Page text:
New backpacks are getting worn in.
The new shoes are a bit scuffed.
The mounds of paperwork are flowing in, your hand is probably tired from signing your name so much.
Right in the middle of the pile of paperwork is the notice for this year's Open House.
Ok, don't panic. This is a different year, new teacher and you have a new opportunity to get a new game plan for this year's Open House.
This year's open house is extra important to us because this is Tween Girl's last year of elementary school. We want to be aware of things happening in the classroom that may prepare us for middle school next year. Studies show that parental involvement decreases once a child reaches high school. The tween years are already a roller coaster ride, so we want to make sure that we are showing Tween Girl that we will remain an advocate for her when it comes to not only her well-being but her education as well and open house is a great kick off to show her that.
Now, in the past, you may have treated open houses like an informational where the teacher does all of the talking and tricks you into signing up to volunteer for the Fall Festival. Or a time for you to show up and sign more papers and look at some of the work your child has completed during the first few weeks of school.
But isn't that the purpose of Open House?
Yes and no.
Most teachers will tell you a different side of the purpose of an open house.
In my preparation for Tween Girl's open house, I reached out to a few teachers just to pick their brains about how parents can get the most from open house. Their responses are not shocking or too much to ask. Really just simple and practical things we can ask or discuss, things that we may already know to ask or just have forgotten to do so.
Before the big evening, get your game plan ready of what to ask and what to discuss. Not sure what to talk about? Here are some ideas:
No, this does not involve witchcraft or sorcery. These come in the form of the process for turning in homework, class schedules for things such as gym, art or music, or the types of curriculum that will be used for the year. According to one teacher, teachers love to explain the classroom rituals and routines. This is especially worthy of knowing for us because it gives us a head start on teaching Tween Girl better organizational skills for middle school next year.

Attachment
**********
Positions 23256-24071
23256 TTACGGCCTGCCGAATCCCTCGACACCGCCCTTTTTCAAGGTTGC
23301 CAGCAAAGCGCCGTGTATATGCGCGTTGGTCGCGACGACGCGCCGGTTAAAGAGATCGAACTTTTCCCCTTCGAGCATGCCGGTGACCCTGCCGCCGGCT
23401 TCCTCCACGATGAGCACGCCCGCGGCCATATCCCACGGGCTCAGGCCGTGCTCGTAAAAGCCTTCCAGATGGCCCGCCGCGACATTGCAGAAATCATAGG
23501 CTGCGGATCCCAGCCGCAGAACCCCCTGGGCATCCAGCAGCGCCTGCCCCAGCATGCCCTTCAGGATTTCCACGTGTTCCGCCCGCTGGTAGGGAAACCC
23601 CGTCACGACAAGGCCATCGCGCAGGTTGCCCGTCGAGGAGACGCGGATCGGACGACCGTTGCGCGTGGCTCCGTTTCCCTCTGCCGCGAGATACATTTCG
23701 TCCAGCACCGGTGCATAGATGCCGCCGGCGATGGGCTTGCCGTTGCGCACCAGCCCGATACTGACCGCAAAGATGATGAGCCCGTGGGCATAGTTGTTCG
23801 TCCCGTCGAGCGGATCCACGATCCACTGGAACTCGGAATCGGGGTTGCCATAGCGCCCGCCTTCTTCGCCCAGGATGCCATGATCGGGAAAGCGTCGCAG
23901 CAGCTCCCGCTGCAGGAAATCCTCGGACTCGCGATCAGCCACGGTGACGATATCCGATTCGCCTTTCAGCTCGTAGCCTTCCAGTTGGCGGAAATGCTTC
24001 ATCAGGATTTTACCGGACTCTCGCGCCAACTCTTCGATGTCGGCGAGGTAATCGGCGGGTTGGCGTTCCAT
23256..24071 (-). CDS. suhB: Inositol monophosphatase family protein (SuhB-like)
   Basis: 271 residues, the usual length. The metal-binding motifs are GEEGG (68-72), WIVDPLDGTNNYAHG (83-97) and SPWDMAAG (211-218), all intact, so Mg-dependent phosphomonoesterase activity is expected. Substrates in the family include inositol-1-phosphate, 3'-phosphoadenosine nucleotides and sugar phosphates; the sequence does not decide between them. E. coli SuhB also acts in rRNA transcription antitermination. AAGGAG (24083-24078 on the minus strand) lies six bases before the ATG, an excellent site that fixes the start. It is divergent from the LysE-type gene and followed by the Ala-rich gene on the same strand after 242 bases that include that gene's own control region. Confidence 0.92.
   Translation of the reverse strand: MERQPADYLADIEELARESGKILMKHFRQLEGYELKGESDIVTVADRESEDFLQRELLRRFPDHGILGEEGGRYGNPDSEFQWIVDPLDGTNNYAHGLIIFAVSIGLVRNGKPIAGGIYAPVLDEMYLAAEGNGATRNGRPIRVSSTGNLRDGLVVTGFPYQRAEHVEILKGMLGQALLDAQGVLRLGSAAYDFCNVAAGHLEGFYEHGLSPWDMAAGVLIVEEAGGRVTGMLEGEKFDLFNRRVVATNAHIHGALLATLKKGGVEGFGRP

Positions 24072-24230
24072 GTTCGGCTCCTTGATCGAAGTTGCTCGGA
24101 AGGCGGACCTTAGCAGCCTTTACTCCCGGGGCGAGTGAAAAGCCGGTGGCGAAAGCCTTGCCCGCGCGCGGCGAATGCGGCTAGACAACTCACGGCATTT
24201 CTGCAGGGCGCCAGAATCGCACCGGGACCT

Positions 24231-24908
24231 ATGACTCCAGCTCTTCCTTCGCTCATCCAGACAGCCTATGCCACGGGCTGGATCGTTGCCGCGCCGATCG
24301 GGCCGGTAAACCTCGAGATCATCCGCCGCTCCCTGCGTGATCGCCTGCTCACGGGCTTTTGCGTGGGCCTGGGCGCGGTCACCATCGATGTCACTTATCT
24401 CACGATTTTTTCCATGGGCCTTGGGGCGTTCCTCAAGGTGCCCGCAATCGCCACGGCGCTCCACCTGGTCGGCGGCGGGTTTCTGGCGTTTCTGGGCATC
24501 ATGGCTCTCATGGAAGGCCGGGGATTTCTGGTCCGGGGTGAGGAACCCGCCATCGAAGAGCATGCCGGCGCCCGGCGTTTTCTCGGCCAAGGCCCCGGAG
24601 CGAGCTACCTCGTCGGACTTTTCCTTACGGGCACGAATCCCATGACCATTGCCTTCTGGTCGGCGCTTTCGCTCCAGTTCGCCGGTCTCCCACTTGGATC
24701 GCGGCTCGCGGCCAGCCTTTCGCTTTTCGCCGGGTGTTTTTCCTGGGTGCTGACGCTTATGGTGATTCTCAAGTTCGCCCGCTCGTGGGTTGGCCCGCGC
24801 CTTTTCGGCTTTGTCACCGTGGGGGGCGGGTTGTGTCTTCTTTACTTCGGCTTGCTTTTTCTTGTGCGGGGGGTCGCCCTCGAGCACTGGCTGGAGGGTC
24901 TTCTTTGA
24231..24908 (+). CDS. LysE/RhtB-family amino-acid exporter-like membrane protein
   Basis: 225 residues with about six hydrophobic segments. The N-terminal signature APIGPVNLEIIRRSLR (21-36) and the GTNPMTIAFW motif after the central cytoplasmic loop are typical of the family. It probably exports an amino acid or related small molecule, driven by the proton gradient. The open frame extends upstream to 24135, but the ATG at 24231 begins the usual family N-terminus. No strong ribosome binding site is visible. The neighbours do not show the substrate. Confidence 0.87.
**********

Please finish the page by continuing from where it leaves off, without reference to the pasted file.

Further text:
Hopefully, you've filled out the emergency contact sheet (remember that big pile of paperwork your kid brought home on the first day?). If so, you've given the teacher and the school the best way to contact you now you need to know which method is best when contacting him/her. That will either be email, the class website or apps like Edmodo or ClassDojo. This is a great practice to start now before middle school because the teachers' time will become even more limited because of the numerous classes/students they must manage.
Sorry, but I had to include this one. I know, it makes me cringe as well but studies do show that when a parent is active in their child's school, the child is more likely to attend school regularly, earn higher grades and have better social skills. Many parents contribute by being the classroom parent, the chairperson for classroom parties or festivals. There are parents who "volunteer" by sending in classroom supplies (yes, believe it or not, they do run out of glue sticks!) or snacks. Edutopia has some great advice on how working parents can volunteer. My advice here is to be honest about the amount of time you can dedicate to volunteering at the school. Many times, parents who work outside of the home feel guilty because their time is very limited during the day. Let your child's teacher know your work schedule and offer to help in nonconventional ways. Many teachers appreciate this and see that you are committed to helping.
Ask the teacher if they have any recommendations of websites, books, apps or other ways that you can help your child at home. Again, enhancing learning at home can open the gate to testing the waters with middle school subjects.
Open house is not the place for each parent to voice concerns about their child's individual needs. Of course, the teacher wants to know these things, just not at open house. This type of discussion is best reserved for a 1:1 conference between the teacher and parent. Keep in mind, the teacher;s time is limited and he/she probably has a script ready for open house because they so much information to cram into such a short amount of time.
The fact that you're showing up for open house speaks volumes to teachers. It's one of the first steps a parent can take to show that they care about their child's learning environment and that they are there to help make sure it's great.
Open house is only one night but don't let that stop you from communicating with the teacher and school year round. After all, you're the parent of a tween. Once they hit middle school, you will be interacting with a multitude of teacher's with varying needs. Open house is one way to get some practice for what's to come.
How do you engage with your child's school and teacher(s)?